Since I don't take insulin, do I have to do all of that urine and blood sugar testing?

Absolutely. Even though you don't generally have a problem with low blood sugar, you do have one with high blood sugar. As you know, it's the high blood sugar that causes the damage. You have to know when it's high, so you can do something to bring it down exercise, change your diet, etc. When we first learned about home blood sugar testing, we thought it wouldn't be necessary for non insulin dependent diabetics. Urine tests, we thought, would do the job for them. We've since changed our minds.

Home blood sugar testing is equally important for noninsulin takers. Most are older when they're diagnosed, and remember, the older you get, the higher goes your renal threshold.

You might take a urine test when your blood sugar is, say, 215, and the test will tell you that your blood sugar is normal when in reality it's dangerously high.

For example, we talked to the daugher of a diabetic woman who, according to her daughter, "loves to eat, especially at big family gatherings." The mother would take her urine test, it would show that she wasn't spilling sugar, so presuming her blood sugar to be normal, she'd sit down happily and, as her daughter put it, "have a feast."

The woman wound up in the hospital with dangerous ketoacidosis. She'd been running extremely high blood sugar, but it had never shown up in her urine test because of her high renal threshold.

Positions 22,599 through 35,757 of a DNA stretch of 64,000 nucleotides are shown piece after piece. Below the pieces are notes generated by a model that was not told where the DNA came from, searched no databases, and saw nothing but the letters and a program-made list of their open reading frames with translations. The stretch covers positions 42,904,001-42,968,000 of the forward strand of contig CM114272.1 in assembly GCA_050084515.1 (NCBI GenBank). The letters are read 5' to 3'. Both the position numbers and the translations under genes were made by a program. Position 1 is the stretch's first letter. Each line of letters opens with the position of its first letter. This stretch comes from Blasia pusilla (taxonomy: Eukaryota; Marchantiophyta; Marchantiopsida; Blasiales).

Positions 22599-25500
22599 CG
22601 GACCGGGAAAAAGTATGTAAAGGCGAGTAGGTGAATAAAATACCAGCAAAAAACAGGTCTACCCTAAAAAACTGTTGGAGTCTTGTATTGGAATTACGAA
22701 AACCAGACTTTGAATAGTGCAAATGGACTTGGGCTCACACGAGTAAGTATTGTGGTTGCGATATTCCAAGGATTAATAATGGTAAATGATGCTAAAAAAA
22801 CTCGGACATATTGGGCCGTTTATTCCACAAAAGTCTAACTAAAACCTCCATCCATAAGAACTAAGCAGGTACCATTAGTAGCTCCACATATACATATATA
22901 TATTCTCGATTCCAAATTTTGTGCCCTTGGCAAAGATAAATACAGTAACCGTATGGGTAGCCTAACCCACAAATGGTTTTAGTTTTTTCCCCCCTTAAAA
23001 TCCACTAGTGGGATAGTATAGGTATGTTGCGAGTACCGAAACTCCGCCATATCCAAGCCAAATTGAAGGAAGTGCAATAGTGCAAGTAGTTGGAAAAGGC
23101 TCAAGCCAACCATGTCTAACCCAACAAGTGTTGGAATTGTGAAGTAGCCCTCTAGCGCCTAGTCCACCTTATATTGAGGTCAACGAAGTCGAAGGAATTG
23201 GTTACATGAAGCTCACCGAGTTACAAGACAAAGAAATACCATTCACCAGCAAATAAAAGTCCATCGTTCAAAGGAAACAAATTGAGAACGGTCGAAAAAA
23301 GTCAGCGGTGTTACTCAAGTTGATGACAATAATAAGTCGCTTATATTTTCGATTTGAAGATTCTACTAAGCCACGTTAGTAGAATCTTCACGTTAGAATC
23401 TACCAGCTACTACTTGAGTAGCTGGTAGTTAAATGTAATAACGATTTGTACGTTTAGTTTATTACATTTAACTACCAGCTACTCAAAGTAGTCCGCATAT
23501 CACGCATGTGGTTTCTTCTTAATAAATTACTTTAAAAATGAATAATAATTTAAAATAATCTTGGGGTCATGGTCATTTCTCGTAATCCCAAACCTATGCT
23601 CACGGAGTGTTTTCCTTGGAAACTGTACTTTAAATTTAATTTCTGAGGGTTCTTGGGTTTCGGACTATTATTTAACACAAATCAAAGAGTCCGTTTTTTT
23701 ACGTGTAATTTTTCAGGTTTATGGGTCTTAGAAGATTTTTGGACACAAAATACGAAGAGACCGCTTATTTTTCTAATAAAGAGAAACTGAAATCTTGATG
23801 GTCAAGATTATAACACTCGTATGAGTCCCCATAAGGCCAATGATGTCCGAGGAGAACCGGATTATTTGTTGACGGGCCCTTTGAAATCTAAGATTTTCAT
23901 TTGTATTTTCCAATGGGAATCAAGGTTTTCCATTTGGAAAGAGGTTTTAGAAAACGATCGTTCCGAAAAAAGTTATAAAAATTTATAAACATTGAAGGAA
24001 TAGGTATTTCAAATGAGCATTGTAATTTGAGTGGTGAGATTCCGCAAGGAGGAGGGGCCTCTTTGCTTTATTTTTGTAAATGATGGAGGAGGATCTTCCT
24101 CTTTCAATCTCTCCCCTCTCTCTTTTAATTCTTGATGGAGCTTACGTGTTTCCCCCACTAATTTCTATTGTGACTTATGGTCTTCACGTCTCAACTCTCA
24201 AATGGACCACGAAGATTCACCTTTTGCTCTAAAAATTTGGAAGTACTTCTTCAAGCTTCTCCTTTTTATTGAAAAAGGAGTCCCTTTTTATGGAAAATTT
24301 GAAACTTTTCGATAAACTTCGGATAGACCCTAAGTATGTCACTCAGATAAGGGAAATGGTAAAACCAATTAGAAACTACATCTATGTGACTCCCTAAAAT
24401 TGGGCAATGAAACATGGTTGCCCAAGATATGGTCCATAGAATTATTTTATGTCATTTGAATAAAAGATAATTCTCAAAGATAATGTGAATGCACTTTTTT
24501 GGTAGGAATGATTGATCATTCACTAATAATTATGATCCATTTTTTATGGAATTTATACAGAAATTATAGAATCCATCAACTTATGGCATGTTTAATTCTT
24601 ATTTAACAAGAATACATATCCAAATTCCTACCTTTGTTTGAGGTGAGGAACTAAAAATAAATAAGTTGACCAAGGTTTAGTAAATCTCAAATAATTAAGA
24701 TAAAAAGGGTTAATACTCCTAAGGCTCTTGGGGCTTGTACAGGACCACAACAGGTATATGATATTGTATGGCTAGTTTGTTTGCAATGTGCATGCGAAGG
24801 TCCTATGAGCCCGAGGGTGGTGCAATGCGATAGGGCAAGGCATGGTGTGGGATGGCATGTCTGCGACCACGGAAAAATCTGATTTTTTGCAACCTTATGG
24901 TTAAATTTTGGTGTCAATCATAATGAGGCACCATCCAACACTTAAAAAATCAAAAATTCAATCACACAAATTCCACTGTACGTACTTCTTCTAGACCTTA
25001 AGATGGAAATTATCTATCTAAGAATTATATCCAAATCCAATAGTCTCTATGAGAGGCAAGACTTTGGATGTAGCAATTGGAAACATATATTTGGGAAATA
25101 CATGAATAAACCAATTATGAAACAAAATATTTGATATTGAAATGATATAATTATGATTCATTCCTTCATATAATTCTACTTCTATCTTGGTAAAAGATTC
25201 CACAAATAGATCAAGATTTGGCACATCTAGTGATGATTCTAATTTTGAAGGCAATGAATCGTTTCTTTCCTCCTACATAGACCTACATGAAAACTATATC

This woman is now testing her blood sugar regularly at home. She doesn't have many feasts these days, but she's going to be around for a lot more regular meals than she would have been had she continued to dwell in a diabetic's fool's paradise with her urine tests.

Another insidious aspect about being casual with your self care and testing is that if you run around too long with elevated blood sugar, diabetes complications can start slowly and quietly developing. You may never even know what is going on until the damage is done. We're not fear mongers and we don't like to threaten you with the problems diabetics are heir to, but in our experience, non insulin dependent diabetics don't get the point about the seriousness of diabetes the way insulin takers do.

Remember that, even if you don't take insulin, you have to be as careful as any other diabetic. Actually non-insulintakers are the most likely candidates for arrival at the hospital with diabetes related complications or, as diabetes nurse specialist Diana Guthrie warns, "to have to have part of a leg removed," because they're the ones most likely to ignore their diabetes until it screams for attention.


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